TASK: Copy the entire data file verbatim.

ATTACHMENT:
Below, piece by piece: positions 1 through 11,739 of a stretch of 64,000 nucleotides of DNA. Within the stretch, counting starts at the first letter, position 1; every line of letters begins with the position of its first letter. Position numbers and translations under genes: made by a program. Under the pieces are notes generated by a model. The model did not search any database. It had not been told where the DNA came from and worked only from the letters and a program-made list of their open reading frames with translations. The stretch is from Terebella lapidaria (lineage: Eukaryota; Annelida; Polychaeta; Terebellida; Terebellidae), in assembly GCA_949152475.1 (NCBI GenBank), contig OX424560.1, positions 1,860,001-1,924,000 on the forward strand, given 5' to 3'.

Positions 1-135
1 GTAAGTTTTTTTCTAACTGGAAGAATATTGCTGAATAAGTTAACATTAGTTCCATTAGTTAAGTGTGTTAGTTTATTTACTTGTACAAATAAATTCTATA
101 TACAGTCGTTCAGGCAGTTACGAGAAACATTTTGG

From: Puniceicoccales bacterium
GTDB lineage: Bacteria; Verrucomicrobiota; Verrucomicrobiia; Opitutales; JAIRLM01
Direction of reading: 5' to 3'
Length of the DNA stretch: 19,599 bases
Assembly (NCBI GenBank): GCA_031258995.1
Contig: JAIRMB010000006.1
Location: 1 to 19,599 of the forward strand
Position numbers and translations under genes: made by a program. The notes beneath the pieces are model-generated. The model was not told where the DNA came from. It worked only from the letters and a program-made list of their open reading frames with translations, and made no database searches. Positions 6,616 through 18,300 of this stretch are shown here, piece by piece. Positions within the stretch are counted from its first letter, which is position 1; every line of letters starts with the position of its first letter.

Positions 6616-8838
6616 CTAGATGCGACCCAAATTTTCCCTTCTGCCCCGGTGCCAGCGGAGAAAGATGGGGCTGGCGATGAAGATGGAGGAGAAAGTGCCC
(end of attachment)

Below, piece by piece: positions 1 through 11,739 of a stretch of 64,000 nucleotides of DNA. Within the stretch, counting starts at the first letter, position 1; every line of letters begins with the position of its first letter. Position numbers and translations under genes: made by a program. Under the pieces are notes generated by a model. The model did not search any database. It had not been told where the DNA came from and worked only from the letters and a program-made list of their open reading frames with translations. The stretch is from Terebella lapidaria (lineage: Eukaryota; Annelida; Polychaeta; Terebellida; Terebellidae), in assembly GCA_949152475.1 (NCBI GenBank), contig OX424560.1, positions 1,860,001-1,924,000 on the forward strand, given 5' to 3'.

Positions 1-135
1 GTAAGTTTTTTTCTAACTGGAAGAATATTGCTGAATAAGTTAACATTAGTTCCATTAGTTAAGTGTGTTAGTTTATTTACTTGTACAAATAAATTCTATA
101 TACAGTCGTTCAGGCAGTTACGAGAAACATTTTGG

From: Puniceicoccales bacterium
GTDB lineage: Bacteria; Verrucomicrobiota; Verrucomicrobiia; Opitutales; JAIRLM01
Direction of reading: 5' to 3'
Length of the DNA stretch: 19,599 bases
Assembly (NCBI GenBank): GCA_031258995.1
Contig: JAIRMB010000006.1
Location: 1 to 19,599 of the forward strand
Position numbers and translations under genes: made by a program. The notes beneath the pieces are model-generated. The model was not told where the DNA came from. It worked only from the letters and a program-made list of their open reading frames with translations, and made no database searches. Positions 6,616 through 18,300 of this stretch are shown here, piece by piece. Positions within the stretch are counted from its first letter, which is position 1; every line of letters starts with the position of its first letter.

Positions 6616-8838
6616 CTAGATGCGACCCAAATTTTCCCTTCTGCCCCGGTGCCAGCGGAGAAAGATGGGGCTGGCGATGAAGATGGAGGAGAAAGTGCCC